Because one of the paintings was large, I couldn’t carry it home as baggage. Instead, I packed the three paintings securely together and shipped them as cargo. Of course, I knew that doing so would require that my package first clear U.S. Customs before being turned over to me.
The day after returning to the United States, I drove back to Dulles Airport to retrieve my package. The friendly clerk at Delta Airlines cargo directed me to the customs office at Dulles.
At customs, I showed the not-so-friendly official my receipt and my air bill. Then he asked if I intended to sell the paintings. “No,” I responded truthfully. “I’ll hang them in my home.”
He studied me for a few seconds, then asked what I do for a living.
“I’m an economics professor at George Mason University,” I replied.
He then demanded some ID. I handed him my Virginia driver’s license.
He took it, looked at it severely, glanced back at me, and then typed some numbers — probably my Social Security number — into his computer. A few seconds later he peered at me suspiciously out of the corners of his eyes and declared, “For a college professor you certainly travel quite a lot.”
I was dumbfounded.
Does my Social Security number give government agents detailed information on my comings and goings? Apparently so. I was born in the United States and have lived here all 44 years of my life. I haven’t as much as a speeding violation on my record. (We college professors aren’t known for our propensity to take risks.) And while I do travel by air about once a month, I seldom travel outside of the United States. Nothing about me suggests that I am a member of a subgroup of the population that poses a genuine threat to the lives and property of Americans.
Yet now I know that the government monitors my travel. I know also that it is willing to pass judgment on my frequency of travel — perhaps to warn those who might contemplate acts of terrorism (or who think of sneaking into the country some undeclared foreign merchandise) to cease and desist.
Let’s grant that a government that spies on its own citizens is better informed than is a nonspying government and, hence, better able to prevent terrorism. I fear that this increased security is being purchased at too high a price.
By “high price” I don’t mean the added inconveniences that travelers must endure at airports and border crossings. Nor do I mean whatever additional taxes are surely required to fund a more extensive and intrusive government. Instead, I mean the realignment of people’s relationship to government — a realignment that turns citizens into subjects.
Can freedom and responsibility survive if government agents treat everyone as a potential danger to the republic? Can liberty last in a culture so infused with fear that most people willingly accept government infringements of basic privacy and property rights?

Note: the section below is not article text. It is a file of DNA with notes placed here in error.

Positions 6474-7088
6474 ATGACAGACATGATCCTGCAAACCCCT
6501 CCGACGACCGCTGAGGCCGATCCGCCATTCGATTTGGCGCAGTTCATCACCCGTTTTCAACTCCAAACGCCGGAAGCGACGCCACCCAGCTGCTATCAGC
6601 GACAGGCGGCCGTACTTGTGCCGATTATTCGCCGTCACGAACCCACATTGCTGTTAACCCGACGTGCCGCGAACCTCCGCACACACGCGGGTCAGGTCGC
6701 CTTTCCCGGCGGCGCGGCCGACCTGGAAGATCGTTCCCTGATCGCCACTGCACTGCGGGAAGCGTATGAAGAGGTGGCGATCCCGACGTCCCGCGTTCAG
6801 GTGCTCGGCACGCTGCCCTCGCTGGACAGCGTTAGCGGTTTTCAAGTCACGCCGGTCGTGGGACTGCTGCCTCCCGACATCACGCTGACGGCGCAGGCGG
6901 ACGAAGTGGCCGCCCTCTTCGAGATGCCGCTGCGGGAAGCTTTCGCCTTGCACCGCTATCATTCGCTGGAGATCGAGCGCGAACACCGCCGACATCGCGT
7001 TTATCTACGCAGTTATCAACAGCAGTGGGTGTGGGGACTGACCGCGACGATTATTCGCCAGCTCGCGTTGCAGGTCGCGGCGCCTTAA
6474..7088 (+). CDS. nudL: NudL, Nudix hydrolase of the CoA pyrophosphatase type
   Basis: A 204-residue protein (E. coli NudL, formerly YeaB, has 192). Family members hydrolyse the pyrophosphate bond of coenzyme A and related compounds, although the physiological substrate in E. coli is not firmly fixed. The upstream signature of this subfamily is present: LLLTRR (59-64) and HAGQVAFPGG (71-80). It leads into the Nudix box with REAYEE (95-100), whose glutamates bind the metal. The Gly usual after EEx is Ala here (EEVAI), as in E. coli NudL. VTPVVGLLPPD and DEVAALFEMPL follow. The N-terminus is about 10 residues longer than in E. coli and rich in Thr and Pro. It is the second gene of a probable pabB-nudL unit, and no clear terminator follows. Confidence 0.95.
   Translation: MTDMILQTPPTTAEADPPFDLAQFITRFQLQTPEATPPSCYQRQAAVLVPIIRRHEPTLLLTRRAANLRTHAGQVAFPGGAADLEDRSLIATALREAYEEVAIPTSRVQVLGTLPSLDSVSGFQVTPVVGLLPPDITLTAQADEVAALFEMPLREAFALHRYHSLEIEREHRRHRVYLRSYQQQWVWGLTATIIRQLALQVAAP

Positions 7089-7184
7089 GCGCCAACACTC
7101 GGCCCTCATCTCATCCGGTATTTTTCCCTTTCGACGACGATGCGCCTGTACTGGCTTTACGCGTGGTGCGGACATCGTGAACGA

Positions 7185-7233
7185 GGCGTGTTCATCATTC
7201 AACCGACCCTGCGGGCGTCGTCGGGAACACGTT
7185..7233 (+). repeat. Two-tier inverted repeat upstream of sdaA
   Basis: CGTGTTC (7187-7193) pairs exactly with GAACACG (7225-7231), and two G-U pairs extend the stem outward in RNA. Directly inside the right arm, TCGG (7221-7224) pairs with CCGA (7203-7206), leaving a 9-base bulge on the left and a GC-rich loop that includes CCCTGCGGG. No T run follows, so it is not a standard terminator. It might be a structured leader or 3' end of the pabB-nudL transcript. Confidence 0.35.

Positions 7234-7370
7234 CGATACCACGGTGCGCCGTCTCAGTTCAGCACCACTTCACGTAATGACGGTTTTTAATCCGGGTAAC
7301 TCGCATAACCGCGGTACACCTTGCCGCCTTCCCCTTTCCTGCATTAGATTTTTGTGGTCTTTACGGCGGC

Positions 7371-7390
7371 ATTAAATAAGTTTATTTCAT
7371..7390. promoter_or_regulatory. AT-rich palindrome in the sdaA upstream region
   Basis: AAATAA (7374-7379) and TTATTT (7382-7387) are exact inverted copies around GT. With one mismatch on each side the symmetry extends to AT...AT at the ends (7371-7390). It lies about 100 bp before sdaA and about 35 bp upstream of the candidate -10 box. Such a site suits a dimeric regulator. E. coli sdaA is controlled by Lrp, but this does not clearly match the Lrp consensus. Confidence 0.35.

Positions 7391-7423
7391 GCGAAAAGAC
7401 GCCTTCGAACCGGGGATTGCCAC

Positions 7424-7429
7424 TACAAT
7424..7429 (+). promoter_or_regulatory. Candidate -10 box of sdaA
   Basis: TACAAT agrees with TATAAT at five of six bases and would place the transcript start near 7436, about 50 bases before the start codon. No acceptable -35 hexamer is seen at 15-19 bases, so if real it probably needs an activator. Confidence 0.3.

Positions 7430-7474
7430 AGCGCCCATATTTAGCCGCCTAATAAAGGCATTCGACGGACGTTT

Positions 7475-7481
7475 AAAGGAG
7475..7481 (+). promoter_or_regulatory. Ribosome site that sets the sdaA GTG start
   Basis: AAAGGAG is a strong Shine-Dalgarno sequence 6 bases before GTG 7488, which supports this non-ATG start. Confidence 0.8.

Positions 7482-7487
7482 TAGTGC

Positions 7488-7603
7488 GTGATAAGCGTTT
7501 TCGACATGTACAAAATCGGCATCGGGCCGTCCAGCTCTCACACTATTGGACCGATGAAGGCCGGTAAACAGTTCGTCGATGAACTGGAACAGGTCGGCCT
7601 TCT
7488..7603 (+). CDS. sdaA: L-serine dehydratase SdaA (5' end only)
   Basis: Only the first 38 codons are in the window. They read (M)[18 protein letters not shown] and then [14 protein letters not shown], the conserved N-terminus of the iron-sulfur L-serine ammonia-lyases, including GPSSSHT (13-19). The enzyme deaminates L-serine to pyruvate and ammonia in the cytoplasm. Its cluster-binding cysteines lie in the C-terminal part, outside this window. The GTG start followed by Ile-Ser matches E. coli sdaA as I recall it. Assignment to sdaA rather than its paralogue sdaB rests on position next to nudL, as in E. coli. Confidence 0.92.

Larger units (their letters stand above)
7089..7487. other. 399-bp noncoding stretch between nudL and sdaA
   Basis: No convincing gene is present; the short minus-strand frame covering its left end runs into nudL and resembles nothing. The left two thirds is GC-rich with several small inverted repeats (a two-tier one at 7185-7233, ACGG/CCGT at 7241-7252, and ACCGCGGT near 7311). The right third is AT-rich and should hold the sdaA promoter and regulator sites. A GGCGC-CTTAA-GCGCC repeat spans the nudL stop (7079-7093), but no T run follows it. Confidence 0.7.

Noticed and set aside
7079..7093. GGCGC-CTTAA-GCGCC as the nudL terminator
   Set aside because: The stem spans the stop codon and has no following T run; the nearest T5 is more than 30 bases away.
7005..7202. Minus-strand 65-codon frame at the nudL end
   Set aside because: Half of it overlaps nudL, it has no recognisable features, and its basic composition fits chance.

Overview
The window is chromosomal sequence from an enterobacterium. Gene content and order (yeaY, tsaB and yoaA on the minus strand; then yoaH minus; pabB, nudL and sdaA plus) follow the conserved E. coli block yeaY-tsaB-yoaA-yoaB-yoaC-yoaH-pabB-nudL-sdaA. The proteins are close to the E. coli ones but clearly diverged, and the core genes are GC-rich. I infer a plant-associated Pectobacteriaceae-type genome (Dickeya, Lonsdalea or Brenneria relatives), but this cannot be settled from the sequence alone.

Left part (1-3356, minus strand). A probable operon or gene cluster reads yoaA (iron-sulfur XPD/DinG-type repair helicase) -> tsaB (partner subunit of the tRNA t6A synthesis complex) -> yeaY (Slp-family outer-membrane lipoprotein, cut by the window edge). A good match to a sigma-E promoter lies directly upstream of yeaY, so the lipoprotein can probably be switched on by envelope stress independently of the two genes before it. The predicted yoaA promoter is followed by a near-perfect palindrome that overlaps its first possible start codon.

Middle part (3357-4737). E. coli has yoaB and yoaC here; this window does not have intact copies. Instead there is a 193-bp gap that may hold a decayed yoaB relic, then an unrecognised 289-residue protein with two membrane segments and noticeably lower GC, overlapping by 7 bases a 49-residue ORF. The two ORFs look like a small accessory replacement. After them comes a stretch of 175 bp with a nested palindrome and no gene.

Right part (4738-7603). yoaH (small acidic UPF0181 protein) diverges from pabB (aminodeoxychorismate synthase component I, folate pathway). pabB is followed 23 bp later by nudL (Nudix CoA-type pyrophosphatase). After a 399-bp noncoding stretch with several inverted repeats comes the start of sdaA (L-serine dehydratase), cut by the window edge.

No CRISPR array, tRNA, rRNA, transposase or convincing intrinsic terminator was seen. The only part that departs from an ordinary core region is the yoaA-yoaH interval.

No society is worth preserving if its people lose all sense of what is properly their own private spheres, which ought never be invaded. To cede to government vast powers to intrude into private places is to promote an especially frightful sort of homegrown terrorism. Such terrorism is so frightful precisely because it is often buoyed by a perverse legitimacy accorded to it by its own victims. But, of course, being terrorized by people whose passports look the same as yours and who practice your religion is just as inexcusable as being terrorized by foreigners.
I wish now that I hadn’t been so dumbfounded when the customs agent remarked suspiciously upon my frequency to travel. I wish, instead, that I had said, simply but firmly, “My travel history is none of your business.” I might have suffered delay in retrieving my paintings, but at least I would have done as much as any ordinary person can do to fight the good fight for freedom. S
Donald J. Boudreaux, J.D., Ph.D., is professor of economics at George Mason University and a member of the Board of Scholars of the Virginia Institute for Public Policy, an education and research organization headquartered in Potomac Falls.
Opinions expressed on the Back Page are those of the writer and not necessarily those of Style Weekly
Style Weekly's mission is to provide smart, witty and tenacious coverage of Richmond. Our editorial team strives to reveal Richmond's true identity through unflinching journalism, incisive writing, thoughtful criticism, arresting photography and sophisticated presentation.
We make sense of the news; pursue those in power; explore the city's arts and culture; open windows on provocative ideas; and help readers know Richmond through its people. We give readers the information to make intelligent decisions.